Coping With Loss
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Podcast #6: 7 Tips for the Holiday Season
Tuesday, 15 December 2009 05:27
Written by Jami Dennis
Podcast Notes for Episode #6
The article below accompanies the podcast and lists the suggestions given in the podcast.
Listen to the podcast now
then come back and follow up with the tips offered below.
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It's no secret that the holiday season is in full swing. In podcast episode number 6 I offer you my seven tips for handling your grief during the holiday season. The Thanksgiving and Christmas holidays are often some of the most difficult to get through for those of us who have lost a loved one, particularly our mom. Other holidays, such as birthdays or perhaps other special days throughout the year, can also be difficult. The tips I offer here are by no means exclusive to this time of year, and can certainly be adapted to your unique circumstances.
These are my top 7 tips for the holidays:
1) Start with *you*
-- The first thing to do during this time is to recognize and accept the fact that you will most likely have some emotional moments during this time of year. It's understandable - you've lost someone dear to you! If you don't have emotional moments, don't think that you are abnormal, either. We all grieve in our own way. What is key here is to recognize that you could have some very emotional times - prepare your emotional state for this and don't take on more than you can handle. Know your limits and give yourself permission and time to cry/grieve when you need. Also, get plenty of rest and eat a well-balanced diet. Keeping your physical self healthy is important to keeping your emotional/spiritual self healthy as well. Take care of *you*.
2) It's okay to say "no."
During the holidays (and other times as well) we often, especially if you're a woman and mother yourself, take on a lot of extra work such as cooking, baking, decorating, socializing, etc - this in itself can be overwhelming! If your emotions are already stretched thin just thinking about the holidays without your mom, then don't add to your stress level by taking on a lot of work. It's okay to say "no." Don't allow others to dictate what is right for you.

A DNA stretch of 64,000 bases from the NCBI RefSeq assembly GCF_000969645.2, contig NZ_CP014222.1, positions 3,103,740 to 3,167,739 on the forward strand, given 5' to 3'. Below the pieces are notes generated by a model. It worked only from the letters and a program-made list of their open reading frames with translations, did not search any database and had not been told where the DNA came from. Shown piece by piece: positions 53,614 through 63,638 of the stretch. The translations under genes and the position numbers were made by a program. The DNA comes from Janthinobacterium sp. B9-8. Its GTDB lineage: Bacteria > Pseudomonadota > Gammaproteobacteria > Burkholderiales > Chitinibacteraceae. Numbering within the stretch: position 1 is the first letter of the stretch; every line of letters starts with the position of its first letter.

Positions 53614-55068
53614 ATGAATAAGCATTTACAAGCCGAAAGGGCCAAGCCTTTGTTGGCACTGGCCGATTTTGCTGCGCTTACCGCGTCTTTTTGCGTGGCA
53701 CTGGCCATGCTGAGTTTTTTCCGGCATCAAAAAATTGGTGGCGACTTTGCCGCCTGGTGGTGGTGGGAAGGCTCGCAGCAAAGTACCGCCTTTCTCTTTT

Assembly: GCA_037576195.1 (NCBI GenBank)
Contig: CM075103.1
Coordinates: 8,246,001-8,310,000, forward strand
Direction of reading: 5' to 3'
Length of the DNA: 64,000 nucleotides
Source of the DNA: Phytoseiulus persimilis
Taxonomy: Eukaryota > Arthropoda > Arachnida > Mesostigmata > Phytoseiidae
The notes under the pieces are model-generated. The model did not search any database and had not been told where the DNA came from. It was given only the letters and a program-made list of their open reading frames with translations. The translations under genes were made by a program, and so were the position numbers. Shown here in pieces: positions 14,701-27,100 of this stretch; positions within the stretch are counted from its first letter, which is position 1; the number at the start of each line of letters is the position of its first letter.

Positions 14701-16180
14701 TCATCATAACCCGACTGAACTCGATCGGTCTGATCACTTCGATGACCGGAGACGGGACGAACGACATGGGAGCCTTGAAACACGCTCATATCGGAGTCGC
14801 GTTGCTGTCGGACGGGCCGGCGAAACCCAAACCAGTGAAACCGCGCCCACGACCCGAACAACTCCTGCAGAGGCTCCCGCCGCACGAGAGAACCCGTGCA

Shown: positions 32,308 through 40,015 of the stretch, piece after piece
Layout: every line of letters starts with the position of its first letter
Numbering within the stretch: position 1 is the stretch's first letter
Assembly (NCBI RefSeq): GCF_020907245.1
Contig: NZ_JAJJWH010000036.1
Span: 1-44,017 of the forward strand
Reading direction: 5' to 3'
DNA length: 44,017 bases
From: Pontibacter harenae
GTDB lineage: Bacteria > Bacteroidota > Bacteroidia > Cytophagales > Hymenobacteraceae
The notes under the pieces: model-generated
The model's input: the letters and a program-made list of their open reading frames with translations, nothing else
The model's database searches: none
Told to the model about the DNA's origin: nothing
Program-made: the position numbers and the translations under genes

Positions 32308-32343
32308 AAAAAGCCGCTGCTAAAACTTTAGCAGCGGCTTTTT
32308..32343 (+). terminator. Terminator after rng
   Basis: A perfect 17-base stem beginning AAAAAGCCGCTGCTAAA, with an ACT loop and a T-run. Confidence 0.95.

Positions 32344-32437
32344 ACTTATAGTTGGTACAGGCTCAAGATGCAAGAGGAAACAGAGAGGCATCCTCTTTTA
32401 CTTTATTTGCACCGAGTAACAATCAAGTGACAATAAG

3) Find a new way (or ways) to connect with your mom
. Don't be afraid of changing up traditions or even adding new ones. A while back I sent out some requests for ideas on what others do or have done during the holidays as a tribute, memorial or simply a way to feel connected with a loved one who has passed. Here are some of the ideas I received:
Buy a special ornament for your Christmas tree. This is one that I actually do every year. I started with a special angel ornament each year, but I don't always limit it to angels. a few years ago and this year as well, I bought a "frog" ornament. Frogs remind me of my mom because of a speech she once gave at a retreat. After the speech, which reference kissing frogs, people began to give her little frog figurines, posters and pictures. It was something I always remember. In fact, this year I was shopping with one of my sisters when she spotted a frog ornament. She grabbed one showed it to me and says "for my 'Mom' ornament this year." I immediately said "is there one more? that is perfect! I have to have one too!" In fact there was just two on the shelf, so we both have a frog ornament on our trees this year in honor of mom. As I decorate the tree, too, it adds something special to it as I pull out the "mom" ornaments from past holidays. It makes me feel more connected to her.
Another idea that a friend shared with me is to make a special meal. Here's the story that my friend offered:
"One Thanksgiving we were living with my Grandmother and Great-Grandmother. My Mom was going to cook the turkey for them but was really nervous. Sure enough, she burned the giblets and had no liquid to put in the stuffing. Back then stores were not open 24/7, so Mom had to make do with what she had. Her salvation was a can of chicken noodle soup. She poured the whole can in, noodles and all, into the stuffing for the liquid. They all said, it was the best stuffing they had ever eaten. I was a young girl when this happened, but remember it clearly and I always put chicken noodle soup in my stuffing in memory of my Mother. What's more, everyone in my family always reminds me to put the soup on the list when we are buying groceries for that big day."